When an old joint injury flares up, it might be post-traumatic osteoarthritis (PTOA). That’s because a joint injury can set in motion a complex physiological process that leads to slow-burn degradation of the hard, slippery tissues essential to healthy joint function. PTOA typically isn’t apparent until long after recovery from the original joint injury. Most of the people affected won’t be diagnosed until the disease reaches a stage at which there are few therapeutic options. A team of scientists at the Center for Advanced Imaging Innovation and Research is looking for MRI biomarkers of PTOA that may provide early clues about this condition, the origins and mechanisms of which still elude firm medical understanding.
“There’s nothing really specific to study this disease,” said Amparo Ruiz, PhD, assistant professor of radiology at NYU Langone Health, who researches noninvasive markers of PTOA and has led recent research on a promising candidate: a peptide called P15-1. P15-1 has been shown to have certain protective effects on cartilage, and scientists suspect that these effects may stem from similarities between P15-1 and another substance called hyaluronan, which is essential to cartilage health but when fragmented tends to promote inflammation.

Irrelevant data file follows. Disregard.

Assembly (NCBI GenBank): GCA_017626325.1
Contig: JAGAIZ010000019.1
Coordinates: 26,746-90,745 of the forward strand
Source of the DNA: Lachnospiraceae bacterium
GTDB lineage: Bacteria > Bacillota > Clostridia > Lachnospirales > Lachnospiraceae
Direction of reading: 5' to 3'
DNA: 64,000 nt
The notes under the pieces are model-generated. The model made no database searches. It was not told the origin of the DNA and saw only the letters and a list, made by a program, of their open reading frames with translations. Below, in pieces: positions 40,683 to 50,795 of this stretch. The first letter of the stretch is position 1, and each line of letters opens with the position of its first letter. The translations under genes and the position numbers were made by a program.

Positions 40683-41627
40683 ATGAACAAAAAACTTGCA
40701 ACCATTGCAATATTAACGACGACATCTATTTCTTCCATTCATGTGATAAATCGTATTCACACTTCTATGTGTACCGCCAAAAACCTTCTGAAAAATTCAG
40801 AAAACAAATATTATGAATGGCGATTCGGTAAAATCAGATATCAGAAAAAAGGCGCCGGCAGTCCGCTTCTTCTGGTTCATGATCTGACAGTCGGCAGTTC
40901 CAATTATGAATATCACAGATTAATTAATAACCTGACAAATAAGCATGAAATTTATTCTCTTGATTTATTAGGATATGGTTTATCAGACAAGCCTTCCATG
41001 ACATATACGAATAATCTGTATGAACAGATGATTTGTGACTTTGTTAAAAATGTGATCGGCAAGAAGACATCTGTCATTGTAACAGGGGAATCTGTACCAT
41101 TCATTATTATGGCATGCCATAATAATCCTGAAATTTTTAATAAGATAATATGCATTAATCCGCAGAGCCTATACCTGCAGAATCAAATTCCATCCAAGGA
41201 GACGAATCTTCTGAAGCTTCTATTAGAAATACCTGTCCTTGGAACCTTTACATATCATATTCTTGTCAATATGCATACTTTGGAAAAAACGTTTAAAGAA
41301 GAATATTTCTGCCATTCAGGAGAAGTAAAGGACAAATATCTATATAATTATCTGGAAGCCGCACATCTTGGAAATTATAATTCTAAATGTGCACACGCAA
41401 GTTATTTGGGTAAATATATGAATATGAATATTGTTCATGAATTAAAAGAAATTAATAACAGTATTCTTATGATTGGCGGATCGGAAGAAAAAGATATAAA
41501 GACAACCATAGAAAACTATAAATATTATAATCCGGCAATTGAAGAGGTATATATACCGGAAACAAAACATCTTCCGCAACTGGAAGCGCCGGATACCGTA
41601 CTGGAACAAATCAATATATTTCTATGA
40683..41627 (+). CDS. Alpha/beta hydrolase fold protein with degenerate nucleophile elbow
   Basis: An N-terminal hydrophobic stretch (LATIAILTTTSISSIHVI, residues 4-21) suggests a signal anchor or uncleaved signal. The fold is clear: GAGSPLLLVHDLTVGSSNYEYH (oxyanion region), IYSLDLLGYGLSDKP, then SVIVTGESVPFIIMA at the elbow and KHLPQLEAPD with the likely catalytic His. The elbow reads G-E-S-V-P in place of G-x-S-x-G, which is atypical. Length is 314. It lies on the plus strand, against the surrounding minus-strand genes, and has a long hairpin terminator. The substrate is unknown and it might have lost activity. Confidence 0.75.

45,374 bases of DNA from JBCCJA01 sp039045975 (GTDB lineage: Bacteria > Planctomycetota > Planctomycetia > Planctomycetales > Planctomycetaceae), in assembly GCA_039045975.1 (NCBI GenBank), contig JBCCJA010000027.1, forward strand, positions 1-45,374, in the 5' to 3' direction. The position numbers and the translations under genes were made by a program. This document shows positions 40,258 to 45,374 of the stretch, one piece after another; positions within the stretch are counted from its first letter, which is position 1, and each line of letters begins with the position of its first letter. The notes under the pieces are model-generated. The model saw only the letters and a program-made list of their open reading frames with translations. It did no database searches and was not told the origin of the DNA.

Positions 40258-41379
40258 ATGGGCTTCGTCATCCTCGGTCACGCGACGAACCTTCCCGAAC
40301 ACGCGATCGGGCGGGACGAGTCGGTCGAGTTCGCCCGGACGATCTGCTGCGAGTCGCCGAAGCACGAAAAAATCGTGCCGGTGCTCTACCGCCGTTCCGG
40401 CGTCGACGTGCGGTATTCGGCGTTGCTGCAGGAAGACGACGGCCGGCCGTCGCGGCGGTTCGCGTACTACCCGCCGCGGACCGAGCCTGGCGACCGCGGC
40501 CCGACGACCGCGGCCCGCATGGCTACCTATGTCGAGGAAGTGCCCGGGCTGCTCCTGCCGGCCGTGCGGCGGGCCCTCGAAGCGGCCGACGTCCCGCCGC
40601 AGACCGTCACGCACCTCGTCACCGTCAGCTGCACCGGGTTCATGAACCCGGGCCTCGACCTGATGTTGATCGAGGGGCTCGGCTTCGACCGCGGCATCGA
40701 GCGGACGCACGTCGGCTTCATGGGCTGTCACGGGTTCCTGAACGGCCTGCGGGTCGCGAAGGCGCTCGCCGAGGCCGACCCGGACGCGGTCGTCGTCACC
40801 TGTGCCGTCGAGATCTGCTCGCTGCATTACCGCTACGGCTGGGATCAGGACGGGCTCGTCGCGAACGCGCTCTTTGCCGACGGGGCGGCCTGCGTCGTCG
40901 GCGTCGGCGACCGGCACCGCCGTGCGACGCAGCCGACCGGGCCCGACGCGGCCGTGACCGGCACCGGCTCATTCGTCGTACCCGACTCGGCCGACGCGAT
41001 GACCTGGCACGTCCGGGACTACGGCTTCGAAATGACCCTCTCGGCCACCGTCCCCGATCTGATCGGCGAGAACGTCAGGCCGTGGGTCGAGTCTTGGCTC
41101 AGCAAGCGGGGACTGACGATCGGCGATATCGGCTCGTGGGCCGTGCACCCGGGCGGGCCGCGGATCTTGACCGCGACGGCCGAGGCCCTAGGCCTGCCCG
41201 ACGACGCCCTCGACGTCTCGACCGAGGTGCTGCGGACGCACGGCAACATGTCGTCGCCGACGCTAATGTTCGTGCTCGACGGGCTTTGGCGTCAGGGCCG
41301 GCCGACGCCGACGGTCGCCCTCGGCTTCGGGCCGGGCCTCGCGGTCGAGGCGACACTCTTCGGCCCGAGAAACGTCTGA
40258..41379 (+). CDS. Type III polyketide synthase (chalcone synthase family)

“Cartilage is one of the first things to get degraded” in PTOA, said Dr. Ruiz. “That’s why we decided, let’s try this peptide and see what happens.” Together with colleagues, Dr. Ruiz developed P15-1 contrast agents that allowed the team to conduct studies on cell cultures, animal models, and histological samples. In the process the researchers used seven types of imaging to visualize physiological phenomena in individual cells, isolated tissues, and live joints.
In a study published in the journal Osteoarthritis and Cartilage in 2022, the researchers report “the first in vivo evidence that hyaluronan-related inflammatory response in cartilage after injury is a common finding” and demonstrate that molecular imaging can be used to effectively investigate the origins of PTOA and potential therapies.
Although the P15-1 imaging technique developed by the researchers is just a piece of a bigger PTOA puzzle, it is also a new tool the team can use to further its investigations. “That’s basically where our approach of molecular imaging came up,” said Dr. Ruiz. “To try to find something that is specific and that you can use to visualize, study disease progression and monitor treatment.”
But the reserach also provides a vivid example of how disparate biomedical imaging methods can complement each other and serve to corroborate a scientific hypothesis that itself advances what can be seen through sophisticated extensions of human sight.
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